Published: August 2010
Authors: Juliet Christian-Smith, Lucy Allen, Eli Moore, Peter Gleick
It is a critical time in California water policy.
At the end of 2009, a series of water-related bills was passed by the California Legislature, with the intent of moving the state out of decades of gridlock over water resource management. Simultaneously, the Legislature approved an $11.14 billion bond called the “Safe, Clean, and Reliable Drinking Water Supply Act of 2010” to fund water system upgrades. This is the largest water bond in 50 years, yet the costs and benefits of the bond have not been fully assessed by an independent organization. The water bond has been postponed to 2012, but actions must be taken by the Legislator to ensure a responsible and effective water bond is proposed two years from now.
The Pacific Institute’s Water Program and Community Strategies for Sustainability and Justice Program have collaborated on an independent analysis of the bond and released the report: The California 2010 Water Bond: What Does It Say and Do? The questions addressed by our analysis include:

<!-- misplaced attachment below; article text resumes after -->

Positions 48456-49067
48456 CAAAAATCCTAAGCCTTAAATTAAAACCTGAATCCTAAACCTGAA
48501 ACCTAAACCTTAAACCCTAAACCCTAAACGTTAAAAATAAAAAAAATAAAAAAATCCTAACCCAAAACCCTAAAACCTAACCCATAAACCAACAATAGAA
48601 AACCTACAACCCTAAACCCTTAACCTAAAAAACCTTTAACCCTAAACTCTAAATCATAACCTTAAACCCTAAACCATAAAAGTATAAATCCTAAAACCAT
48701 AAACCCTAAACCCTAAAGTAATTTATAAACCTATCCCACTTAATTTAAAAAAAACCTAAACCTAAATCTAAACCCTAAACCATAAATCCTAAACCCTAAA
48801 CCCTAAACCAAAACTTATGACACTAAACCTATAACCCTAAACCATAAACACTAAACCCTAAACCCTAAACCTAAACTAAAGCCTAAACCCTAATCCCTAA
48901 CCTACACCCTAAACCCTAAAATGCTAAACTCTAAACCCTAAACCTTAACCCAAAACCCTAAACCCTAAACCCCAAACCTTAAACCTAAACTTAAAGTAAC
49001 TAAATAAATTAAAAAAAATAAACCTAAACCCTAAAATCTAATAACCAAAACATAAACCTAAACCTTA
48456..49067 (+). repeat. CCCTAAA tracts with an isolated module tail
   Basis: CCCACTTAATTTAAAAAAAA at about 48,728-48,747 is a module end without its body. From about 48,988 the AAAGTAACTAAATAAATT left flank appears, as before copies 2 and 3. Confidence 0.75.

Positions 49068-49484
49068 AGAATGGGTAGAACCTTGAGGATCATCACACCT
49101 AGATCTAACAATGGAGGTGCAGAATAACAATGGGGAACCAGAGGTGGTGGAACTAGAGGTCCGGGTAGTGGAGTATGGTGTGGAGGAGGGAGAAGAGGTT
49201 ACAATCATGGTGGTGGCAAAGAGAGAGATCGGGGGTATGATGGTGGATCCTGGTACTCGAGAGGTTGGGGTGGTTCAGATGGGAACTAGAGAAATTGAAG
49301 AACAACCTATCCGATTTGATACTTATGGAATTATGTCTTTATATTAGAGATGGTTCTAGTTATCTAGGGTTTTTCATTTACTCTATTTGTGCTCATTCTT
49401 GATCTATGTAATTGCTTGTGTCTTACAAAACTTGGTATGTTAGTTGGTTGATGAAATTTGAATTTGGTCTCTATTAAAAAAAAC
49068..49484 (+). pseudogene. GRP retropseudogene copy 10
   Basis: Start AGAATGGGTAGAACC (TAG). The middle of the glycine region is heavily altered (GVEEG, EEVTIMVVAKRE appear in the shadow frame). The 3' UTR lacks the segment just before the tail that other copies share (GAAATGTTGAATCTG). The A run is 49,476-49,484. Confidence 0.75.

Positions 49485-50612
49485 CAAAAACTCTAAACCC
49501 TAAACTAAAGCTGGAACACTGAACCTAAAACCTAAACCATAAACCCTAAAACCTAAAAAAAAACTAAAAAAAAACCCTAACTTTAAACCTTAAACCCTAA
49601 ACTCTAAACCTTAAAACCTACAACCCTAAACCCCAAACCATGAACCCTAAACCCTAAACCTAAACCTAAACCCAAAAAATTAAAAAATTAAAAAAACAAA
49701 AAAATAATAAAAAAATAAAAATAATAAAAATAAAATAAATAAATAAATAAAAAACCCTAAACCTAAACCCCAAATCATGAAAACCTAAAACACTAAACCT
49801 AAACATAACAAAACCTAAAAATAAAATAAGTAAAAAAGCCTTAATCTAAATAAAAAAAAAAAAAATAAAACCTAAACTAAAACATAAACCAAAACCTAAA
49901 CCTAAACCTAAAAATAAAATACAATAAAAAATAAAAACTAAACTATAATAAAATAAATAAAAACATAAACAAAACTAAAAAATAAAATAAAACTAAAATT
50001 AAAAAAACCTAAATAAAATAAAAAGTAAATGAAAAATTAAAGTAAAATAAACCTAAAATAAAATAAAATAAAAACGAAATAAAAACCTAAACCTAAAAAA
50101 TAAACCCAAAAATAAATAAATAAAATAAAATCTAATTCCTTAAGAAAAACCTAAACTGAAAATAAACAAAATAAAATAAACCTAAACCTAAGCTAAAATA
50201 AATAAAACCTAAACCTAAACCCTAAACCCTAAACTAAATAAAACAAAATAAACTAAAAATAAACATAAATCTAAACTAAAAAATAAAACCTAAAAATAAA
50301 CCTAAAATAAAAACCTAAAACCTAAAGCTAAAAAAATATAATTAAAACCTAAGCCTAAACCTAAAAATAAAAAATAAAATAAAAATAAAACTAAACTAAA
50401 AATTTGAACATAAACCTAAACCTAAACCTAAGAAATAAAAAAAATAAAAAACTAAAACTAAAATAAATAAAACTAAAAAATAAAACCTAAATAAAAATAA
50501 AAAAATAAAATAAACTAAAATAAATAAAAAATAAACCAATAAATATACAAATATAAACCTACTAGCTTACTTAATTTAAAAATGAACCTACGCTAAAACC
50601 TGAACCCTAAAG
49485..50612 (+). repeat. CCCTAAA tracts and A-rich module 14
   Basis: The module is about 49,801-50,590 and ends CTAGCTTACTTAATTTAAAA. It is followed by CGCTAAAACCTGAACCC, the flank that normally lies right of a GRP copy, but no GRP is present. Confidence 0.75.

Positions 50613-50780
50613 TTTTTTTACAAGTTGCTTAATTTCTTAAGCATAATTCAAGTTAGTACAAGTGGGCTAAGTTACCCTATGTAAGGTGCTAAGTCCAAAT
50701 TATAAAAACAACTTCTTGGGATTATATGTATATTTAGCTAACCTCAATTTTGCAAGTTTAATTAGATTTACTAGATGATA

- What does the bond language actually cover and say?
- How does the bond compare to past water bonds in size, definitions, and scope?
- How will the bond be allocated among different funding priorities?
- What are the governance implications of the bond?
- What options are available for funding water system improvements?
- What effect would the bond have on other critical public services and projects funded by the state?
- How are the water needs of disadvantaged communities addressed by the bond?
The full report of our independent analysis of the 2010 Water Bond is available, as well as three NEED TO KNOW Information Sheets.
Download the full report.
Download NEED TO KNOW Information Sheets about the 2010 California Water Bond:
Download the Water Bond Overview PowerPoint presentation.
Download the Water Bond press release.